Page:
* SERVICES; LOSS OF USE, DATA, OR PROFITS; OR BUSINESS INTERRUPTION) HOWEVER CAUSED AND ON
    * ANY THEORY OF LIABILITY, WHETHER IN CONTRACT, STRICT LIABILITY, OR TORT (INCLUDING
    * NEGLIGENCE OR OTHERWISE) ARISING IN ANY WAY OUT OF THE USE OF THIS SOFTWARE, EVEN IF
    * ADVISED OF THE POSSIBILITY OF SUCH DAMAGE.
    *
    * The views and conclusions contained in the software and documentation are those of the
    * authors and should not be interpreted as representing official policies, either expressed
    * or implied, of Moe Wheatley.*/

    You may have noticed that the ownership of the code is not claimed in our website which states clearly:
    The following software have been source of inspiration and are partially included in this work:

    CuteSDR from Moe Wheatley, thanks for his work and excellent documentation.From his original code we reused the Fractional Resampler and the downconverter (with some fixes from gqrx)
    Waterfall display + freq selection taken from gqrx (http://gqrx.dk/), by Alexandru Csete OZ9AEC
    Map display from https://github.com/raptorswing
    WGS84 code is Copyright (C) 2006 Mathias Froehlich – [email protected]
    Spectrum display and buttons are based in part on the work of the Qwt project (http://qwt.sf.net).
    FM demodulator comes from Liquid-SDR , http://liquidsdr.org/, from Joseph D. Gaeddert.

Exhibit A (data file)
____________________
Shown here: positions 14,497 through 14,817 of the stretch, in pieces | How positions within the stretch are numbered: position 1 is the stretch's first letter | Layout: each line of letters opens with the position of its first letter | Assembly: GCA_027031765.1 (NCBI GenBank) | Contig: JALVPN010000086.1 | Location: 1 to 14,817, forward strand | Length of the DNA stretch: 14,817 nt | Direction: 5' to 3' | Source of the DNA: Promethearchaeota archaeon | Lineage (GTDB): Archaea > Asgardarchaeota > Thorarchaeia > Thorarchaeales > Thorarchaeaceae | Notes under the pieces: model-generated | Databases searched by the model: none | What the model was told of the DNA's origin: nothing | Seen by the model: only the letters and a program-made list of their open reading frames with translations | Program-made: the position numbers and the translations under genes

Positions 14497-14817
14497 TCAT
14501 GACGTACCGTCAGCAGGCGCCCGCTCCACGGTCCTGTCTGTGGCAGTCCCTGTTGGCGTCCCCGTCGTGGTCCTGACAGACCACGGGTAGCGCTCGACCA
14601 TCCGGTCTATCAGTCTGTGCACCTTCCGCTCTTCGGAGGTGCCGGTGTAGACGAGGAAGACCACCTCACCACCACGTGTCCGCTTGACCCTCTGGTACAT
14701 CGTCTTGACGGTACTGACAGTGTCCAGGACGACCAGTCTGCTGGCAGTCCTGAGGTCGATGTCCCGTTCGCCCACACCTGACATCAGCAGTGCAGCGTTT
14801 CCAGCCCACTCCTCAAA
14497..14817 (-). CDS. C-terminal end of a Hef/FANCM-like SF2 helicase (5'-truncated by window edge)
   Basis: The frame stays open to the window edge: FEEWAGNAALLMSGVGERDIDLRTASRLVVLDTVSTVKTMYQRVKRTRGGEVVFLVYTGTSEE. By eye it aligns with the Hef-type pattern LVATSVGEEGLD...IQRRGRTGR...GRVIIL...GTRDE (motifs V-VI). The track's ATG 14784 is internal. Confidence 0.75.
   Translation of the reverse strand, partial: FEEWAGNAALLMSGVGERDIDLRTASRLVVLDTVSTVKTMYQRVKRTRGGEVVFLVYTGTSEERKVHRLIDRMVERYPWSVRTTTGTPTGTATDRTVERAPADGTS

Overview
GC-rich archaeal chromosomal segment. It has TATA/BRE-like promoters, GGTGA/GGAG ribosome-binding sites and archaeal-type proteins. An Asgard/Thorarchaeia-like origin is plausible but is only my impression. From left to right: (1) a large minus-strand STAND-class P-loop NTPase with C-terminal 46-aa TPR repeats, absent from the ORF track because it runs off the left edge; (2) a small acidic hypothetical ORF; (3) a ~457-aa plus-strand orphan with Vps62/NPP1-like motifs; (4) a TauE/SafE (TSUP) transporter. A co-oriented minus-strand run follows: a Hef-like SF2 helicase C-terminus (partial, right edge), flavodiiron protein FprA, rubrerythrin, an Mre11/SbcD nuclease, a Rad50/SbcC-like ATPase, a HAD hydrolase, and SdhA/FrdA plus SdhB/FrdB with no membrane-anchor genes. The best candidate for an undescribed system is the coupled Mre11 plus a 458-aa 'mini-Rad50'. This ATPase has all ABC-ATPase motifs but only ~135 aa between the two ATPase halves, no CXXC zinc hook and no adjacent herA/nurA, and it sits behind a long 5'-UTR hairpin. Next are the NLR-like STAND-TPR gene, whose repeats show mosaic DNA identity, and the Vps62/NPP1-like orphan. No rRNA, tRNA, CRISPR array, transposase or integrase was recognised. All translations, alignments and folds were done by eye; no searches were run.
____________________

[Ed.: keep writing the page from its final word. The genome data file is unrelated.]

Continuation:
For more details on the included software libraries, please check the Licenses folder of your cSDRc installation.

  2. Hmmm

    Hmm, the waterfall looks like gQRX.
    will not be surprised, if were used code from gQRX which is under GNU license.

  3. Max

    Forgive my extreme ignorance but, just to make me understand something more about how it works, what would be the difference between this and websdr.org and sdr.hu?

    • F4GKR

      Max,
      that’s a pretty good question you are raising here. There are differences explained in details in this post : Local or Remote SDR ? What are the options ?.

      The conclusions we draw are (quoting the post):
      * When only one remote connection is required and the network bandwidth is not a limitation, proprietary solutions or rtl_tcp like systems are the best option,
      * If only one type of device (one manufacturer) is in use, use the proprietary solution if it fits your needs,
      * When you only need to listen to analog modulations and no further processing is required, WebSDR approach is the one you need,
      * When you need the “true signal” on a limited bandwidth or “offline” processing is required, Cloud-SDR is what you need.

      Hope this helps,
      73

      • Max

        Thank you Sylvain for the clarification; the flowcharts in the linked page are very helpful to undesrtand and the description is very clear. I will keep on following your pages.
        73